Actress Annalynne McCord of Nip/Tuck and reboots 90210 and Dallas used her platform on social media over the weekend to call attention to a troubling incident her friends, a gay couple, experienced while traveling with their daughters on Southwest Airlines recently.
Jacob Lapp and David Forstadt and their daughters, ages 6 and 7, traveled to New York recently. While returning to Fort Lauderdale last week, they were denied access to family boarding by a Southwest agent despite making themselves known as a family.
McCord has since demanded an explanation from Southwest in solidarity, calling the airline’s actions a “form of bullying” in an emotional open letter:
It was their first flight ever and they were so excited to join their Daddies on a family trip. Only your employees made it clear that these beautiful little girls and their fathers were not in fact “family.” And when it came time for “Family Boarding” these little girls . . . were not allowed to board with the other families and had to watch as their fathers were told that they didn’t count as family . . . So, I would just like to ask you ‘why’? Why would your company representatives (the desk agents boarding the plane on behalf of your corporation) believe that it is okay to reject these little girls’ love for their fathers, making them feel that they are not good enough? That their family should be left out? Is that not a form of bullying?
— AnnaLynne McCord (@IAMannalynnemcc) August 26, 2017
Lapp and Forstadt had also told their story to local news station WPLG:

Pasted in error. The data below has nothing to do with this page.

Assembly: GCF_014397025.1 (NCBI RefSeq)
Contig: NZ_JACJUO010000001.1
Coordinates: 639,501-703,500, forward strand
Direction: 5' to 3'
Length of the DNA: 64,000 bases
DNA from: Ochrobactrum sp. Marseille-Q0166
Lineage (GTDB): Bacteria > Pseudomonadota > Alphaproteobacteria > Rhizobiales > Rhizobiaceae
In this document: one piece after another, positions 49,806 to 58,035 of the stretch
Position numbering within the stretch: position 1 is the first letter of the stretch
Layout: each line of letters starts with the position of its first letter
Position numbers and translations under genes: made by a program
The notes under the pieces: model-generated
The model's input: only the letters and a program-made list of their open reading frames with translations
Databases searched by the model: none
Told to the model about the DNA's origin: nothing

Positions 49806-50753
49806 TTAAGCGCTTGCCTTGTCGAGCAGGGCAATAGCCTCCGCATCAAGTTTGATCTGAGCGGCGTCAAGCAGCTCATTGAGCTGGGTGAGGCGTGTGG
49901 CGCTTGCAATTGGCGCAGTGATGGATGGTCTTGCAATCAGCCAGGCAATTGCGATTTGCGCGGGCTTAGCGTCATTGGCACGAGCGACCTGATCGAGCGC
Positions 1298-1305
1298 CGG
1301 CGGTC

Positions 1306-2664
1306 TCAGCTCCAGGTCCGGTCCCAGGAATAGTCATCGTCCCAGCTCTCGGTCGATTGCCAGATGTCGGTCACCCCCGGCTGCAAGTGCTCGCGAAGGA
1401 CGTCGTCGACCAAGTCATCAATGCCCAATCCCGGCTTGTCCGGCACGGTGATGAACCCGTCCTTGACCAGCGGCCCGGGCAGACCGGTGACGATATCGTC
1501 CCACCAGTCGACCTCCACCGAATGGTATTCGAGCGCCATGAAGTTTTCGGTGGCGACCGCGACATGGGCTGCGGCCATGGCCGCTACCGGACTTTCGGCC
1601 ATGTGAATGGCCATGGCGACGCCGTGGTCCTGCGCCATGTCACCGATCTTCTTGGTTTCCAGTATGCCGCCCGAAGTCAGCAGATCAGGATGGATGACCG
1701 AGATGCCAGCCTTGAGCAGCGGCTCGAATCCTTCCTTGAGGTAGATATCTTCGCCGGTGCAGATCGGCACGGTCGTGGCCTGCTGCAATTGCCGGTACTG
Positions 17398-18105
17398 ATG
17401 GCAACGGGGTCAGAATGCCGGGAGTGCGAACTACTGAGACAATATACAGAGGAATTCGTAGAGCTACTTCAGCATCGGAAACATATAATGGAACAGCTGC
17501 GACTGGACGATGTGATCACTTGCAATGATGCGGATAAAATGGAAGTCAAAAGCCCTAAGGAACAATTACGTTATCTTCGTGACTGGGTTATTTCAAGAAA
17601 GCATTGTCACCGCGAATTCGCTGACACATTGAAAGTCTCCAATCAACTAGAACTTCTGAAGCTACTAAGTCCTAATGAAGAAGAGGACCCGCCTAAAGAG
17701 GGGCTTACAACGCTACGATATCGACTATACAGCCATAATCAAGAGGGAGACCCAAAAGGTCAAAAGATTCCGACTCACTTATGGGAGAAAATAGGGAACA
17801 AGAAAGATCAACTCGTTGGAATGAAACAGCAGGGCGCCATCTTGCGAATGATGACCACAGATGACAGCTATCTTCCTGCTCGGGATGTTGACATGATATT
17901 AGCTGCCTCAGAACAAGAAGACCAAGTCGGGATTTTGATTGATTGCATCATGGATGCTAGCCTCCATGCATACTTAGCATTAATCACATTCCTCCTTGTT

The family had a layover in Orlando Monday. A gate agent refused to allow them to board the plane during family boarding time.
The couple said that to add to their inconvenience, the Southwest Airlines employee was rude. Without a clear explanation, she said, “No! There is categories for a reason. Not you!” and “No! Move!”
Since the airline offers family boarding, Lapp and Forstadt believe the Southwest Airlines employee left them waiting because she discriminated against them.
“We are a family and we want to be represented as a family just like everyone else,” Forstadt said.
Eventually, the Southwest Airlines employee allowed the family of four to board the flight and take their seats. Their twin girls were upset. The airline issued a statement apologizing for the “less than positive travel experience.”
Southwest’s full statement reads as follows, according to People:
“We don’t have any existing reports associated with the Customers’ travel experience but we have contacted the Employees involved for an internal review of what happened,” the airline spokesperson said. “Our Customer Care Team reached out directly to the Customer and has not received a response. Our Employees work to carry out our Boarding policy for families traveling together, while also maintaining boarding priorities for all Customers. This particular flight departed with 66 passengers onboard, out of 175 seats offered on this aircraft type – leaving more than 100 open seats available.
“We welcome onboard more than 115 million Customers each year and Southwest neither condones nor tolerates discrimination of any kind. A cursory view of our workforce, and our expansive, multi-cultural Customer base whose loyalism brings them back to Southwest is an endorsement and reliable indicator that we exalt, appreciate and celebrate diversity. We regret any less than positive travel experience and look forward to working directly with these Customers to ensure their concerns are heard and addressed.”
However, Lapp says the airline is wrong to say that he and his family did not make their concerns known directly:
Southwest Airlines received criticism for a similar situation just a few months ago, when Grant Morse, who is married to another man, and his family were also denied access to family boarding in May.